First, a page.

It’s no secret that some of Western civilization’s greatest treasures are housed within the world-famous cultural mausoleums that litter the Italian peninsula.
From the bustling Uffizi Gallery in Florence to the majestic Borghese in Rome and the imposing Sforza Castle in Milan, Italy’s greatest museums are flocked to by tourists and locals alike all year round.
However, while you can’t blame a traveller for wanting to catch a crowded glimpse of Michaelangelo’s David as part of their Italian Bucket List, it’s important not to lose sight of some of the equally unmissable yet off-the-radar cultural highlights. Across Italy’s biggest cities and smallest towns, you’ll find plenty of lesser-known and often smaller museums which happen to house some of the most important artefacts in Western History. If you want to beat the crowds and soak up some of the best of Italian culture and history, read this round-up of the best lesser-known museums in the country.
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Keats-Shelley House, Rome
The stars are forth, the moon above the tops
Of the #snow-shining mountains. Beautiful!
Lord Byron, Manfred
Substitute ‘mountains’ for Spanish Steps and you have the view from @Keats_Shelley today – before and after the snow. Photograph credits: our curator Giuseppe Albano pic.twitter.com/3meAP4AJAN
— Keats-Shelley House (@Keats_Shelley) February 26, 2018
Tucked away in a corner right next to the bustling Spanish Steps, Keats-Shelley House is a touching homage to the life and death of some of Britain’s great poets and authors. Although the original Victorian decor within feels like a little slice of Britishness right in the heart of Rome, this intimate museum tells the story of a fascinating period of Italian history. The early 19th Century was a time when the city was in vogue with the jet-set crowd, and Byron, Wordsworth, Oscar Wilde and Mary Shelley (author of Frankenstein) are all connected to this little flat in Rome. Check out the huge collection of original writings and memorabilia, as well as the bed where Shelley died of tuberculosis.
Museo Dell’Opera del Duomo, Florence
Ti ricordiamo che domani, martedì 3, il #Museo dell’Opera del Duomo rimarrà chiuso. Regolarmente aperti tutti gli altri monumenti del complesso monumentale. Info e orari: https://t.co/r5ErChKwlQ pic.twitter.com/miR3GLyzBP
— Opera Duomo (@OperaDuomoFi) April 2, 2018
Few can deny that the imposing Duomo building which dominates the Florentine skyline is one of Italy’s most breathtaking and unmissable highlights. However, this little-known museum just to the east of the mighty Duomo houses many of the iconic artworks that were originally commissioned for display in the Cathedral. Among stunning and iconic religious works such as Ghiberti’s Gates of Paradise, you’ll find an awe-inspiring pieta by Michaelangelo himself, originally designed for his own tomb! The museum is a great place to shake off the hordes of tourists which flood the centre of Florence in the summer, and an ideal way to spend an afternoon exploring seven centuries of quintessentially Florentine artwork.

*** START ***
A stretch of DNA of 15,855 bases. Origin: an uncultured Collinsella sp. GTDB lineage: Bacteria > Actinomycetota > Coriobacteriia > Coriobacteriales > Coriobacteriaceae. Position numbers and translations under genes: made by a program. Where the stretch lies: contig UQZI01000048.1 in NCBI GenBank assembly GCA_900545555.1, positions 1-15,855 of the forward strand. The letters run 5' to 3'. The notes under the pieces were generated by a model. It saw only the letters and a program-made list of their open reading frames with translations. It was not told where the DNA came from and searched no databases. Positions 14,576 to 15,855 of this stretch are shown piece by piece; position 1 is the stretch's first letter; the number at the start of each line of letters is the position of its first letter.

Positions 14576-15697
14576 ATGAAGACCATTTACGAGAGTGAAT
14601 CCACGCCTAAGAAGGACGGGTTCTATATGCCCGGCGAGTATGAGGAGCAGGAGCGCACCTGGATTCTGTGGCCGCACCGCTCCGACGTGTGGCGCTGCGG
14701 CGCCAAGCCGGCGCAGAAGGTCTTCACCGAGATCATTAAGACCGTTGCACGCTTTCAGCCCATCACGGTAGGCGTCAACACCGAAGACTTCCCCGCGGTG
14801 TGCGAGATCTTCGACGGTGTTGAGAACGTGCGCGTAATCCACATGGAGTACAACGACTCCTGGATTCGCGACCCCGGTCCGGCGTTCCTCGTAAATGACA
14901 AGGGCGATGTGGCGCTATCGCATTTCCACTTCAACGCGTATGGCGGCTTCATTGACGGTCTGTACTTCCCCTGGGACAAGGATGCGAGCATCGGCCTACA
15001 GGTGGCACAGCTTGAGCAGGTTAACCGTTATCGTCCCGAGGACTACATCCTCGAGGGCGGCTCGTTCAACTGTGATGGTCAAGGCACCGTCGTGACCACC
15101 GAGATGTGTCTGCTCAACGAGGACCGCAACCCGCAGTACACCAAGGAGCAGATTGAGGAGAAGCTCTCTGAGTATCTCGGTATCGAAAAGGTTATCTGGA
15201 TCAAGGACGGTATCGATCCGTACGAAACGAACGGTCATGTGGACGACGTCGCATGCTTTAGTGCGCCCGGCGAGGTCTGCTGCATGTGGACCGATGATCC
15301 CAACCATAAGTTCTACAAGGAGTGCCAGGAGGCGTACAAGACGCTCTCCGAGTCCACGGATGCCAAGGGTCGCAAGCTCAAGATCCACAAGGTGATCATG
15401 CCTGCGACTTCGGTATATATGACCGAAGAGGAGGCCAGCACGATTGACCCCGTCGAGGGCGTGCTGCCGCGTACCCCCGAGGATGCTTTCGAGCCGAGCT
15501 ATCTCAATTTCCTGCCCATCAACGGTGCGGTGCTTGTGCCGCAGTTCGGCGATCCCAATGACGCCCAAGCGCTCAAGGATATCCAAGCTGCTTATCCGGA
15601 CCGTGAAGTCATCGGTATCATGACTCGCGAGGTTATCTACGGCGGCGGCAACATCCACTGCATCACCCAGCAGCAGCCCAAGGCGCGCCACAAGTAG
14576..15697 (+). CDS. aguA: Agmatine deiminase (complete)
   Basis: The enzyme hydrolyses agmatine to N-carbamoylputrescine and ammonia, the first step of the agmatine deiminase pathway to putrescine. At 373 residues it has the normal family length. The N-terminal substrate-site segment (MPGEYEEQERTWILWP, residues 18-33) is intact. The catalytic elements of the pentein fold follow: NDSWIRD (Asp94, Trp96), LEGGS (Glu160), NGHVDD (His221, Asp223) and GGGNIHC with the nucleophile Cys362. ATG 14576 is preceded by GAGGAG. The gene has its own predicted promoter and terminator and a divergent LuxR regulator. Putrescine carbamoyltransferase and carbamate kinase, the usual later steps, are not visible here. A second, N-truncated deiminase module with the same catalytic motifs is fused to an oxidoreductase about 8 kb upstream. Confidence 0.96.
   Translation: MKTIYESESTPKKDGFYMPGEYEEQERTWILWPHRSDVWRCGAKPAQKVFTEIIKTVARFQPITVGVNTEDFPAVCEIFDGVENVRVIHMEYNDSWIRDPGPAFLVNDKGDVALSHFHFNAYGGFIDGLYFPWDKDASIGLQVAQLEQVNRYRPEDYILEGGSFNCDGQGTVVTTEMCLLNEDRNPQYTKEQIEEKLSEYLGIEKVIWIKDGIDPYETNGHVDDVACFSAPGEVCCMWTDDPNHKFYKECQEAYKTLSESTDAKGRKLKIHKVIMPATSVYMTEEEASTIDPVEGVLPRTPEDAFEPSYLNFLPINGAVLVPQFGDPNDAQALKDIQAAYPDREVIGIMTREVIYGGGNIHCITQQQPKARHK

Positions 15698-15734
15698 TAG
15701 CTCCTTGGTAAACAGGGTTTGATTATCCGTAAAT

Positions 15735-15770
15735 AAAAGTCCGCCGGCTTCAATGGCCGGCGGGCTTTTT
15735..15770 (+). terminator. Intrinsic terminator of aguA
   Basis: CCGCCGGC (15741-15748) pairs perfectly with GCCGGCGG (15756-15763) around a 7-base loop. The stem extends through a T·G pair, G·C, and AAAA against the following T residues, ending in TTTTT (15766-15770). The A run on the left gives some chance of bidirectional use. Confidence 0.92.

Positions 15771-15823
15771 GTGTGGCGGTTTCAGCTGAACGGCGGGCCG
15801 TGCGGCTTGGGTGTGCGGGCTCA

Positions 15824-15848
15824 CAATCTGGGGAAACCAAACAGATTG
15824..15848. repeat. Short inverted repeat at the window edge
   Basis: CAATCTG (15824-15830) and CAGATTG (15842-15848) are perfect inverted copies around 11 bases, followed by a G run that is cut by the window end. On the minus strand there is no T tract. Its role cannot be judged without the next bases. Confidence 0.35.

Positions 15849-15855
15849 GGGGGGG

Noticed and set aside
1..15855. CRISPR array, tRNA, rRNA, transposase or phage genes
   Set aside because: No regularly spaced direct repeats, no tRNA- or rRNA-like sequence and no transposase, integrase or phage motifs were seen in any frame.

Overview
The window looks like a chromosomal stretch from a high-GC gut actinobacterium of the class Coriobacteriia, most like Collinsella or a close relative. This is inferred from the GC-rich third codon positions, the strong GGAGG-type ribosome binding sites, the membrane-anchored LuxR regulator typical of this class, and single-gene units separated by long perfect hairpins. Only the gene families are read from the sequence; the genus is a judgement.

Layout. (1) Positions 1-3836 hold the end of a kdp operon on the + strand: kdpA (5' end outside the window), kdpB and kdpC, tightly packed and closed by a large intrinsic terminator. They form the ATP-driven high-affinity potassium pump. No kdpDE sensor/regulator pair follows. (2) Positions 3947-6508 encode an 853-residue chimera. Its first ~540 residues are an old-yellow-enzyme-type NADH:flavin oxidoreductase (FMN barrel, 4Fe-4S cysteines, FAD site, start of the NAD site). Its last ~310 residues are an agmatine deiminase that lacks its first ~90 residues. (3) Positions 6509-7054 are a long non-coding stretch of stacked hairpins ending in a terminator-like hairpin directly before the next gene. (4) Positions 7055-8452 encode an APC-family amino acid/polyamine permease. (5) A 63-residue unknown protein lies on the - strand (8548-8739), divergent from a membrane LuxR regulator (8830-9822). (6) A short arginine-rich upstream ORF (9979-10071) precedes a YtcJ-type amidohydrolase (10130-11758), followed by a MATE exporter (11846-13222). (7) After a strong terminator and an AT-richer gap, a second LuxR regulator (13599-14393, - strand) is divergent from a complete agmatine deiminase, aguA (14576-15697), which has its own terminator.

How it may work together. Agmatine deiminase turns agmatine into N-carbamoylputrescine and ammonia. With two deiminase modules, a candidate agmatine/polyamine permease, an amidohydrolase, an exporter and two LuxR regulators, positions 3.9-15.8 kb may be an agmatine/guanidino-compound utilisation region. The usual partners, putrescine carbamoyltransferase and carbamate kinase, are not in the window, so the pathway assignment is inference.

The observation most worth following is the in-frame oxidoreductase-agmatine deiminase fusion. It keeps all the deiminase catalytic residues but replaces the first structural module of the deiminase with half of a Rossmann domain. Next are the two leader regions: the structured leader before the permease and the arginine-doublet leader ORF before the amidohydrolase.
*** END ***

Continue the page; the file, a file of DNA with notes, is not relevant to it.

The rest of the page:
The Money Museum, Rome
Opened by the Bank of Italy back in 1993, the Money Museum is an engaging and informative journey through the history of money in a country that arguably invented and popularised the use of currency. This intimate and beautifully built museum houses 5000 years of history, showcasing coin collections from ancient Rome, all the way up to the Euro, in a touching and thought-provoking narrative. The museum also tells the story of Italy’s transition from the Lira to the Euro, and how this has affected current trading conditions today. The country adopted the Euro shortly after joining the EU in 1999, becoming one of the first countries to do so. The exhibitions tell a fluent and fascinating story that will definitely teach you a lot about an often neglected subject.
Villa Necchi Campiglio, Milan
Bringing it forward right into the 20th Century for this one, the Villa Necchi Campiglio was built by a wealthy industrialist family at the height of their wealth in 1930s Milan. This place definitely makes a difference from the ornate Rococo and Renaissance architecture so synonymous with Italy, given the smooth, minimalist design that was all the rage during the Mussolini years. The severe building was home to the city’s first heated swimming pool, and has since starred in films, fashion shows, and housed all of Europe’s leading royal houses. All well as a roving display of contemporary art exhibitions, the house, tucked away in a quiet corner of the bustling Milanese city centre, also showcases beautifully designed pieces of Italian futurist and Bauhaus furnishings, art and everyday appliances. The grounds are also a uniquely serene experience.
Museo Della Zisa, Palermo
Swinging by Sicily for this last one, this 12th Century castle, also known simply as the Zisa, is a UNESCO World Heritage site and a dramatic monument to a violent, chaotic and vital moment in Italian history. The name of the castle derives from the Arab world for “splendid” and was envisioned by the Norman King William I of Sicily as a magnificent summer residence for his family. The castle is one of the few remaining Moorish designs in the region, with the Arabic inscriptions gracefully carved across the exterior, as well as extensive Islamic mosaic and tile collections helping to paint a vivid picture of the Arab history of Sicily. An unforgettable building with luscious gardens, you can easily spend an entire day here soaking up the dramatic history and lounging by the water features.
If you know of any lesser-known museums which you think deserve more recognition, let us know in the comments!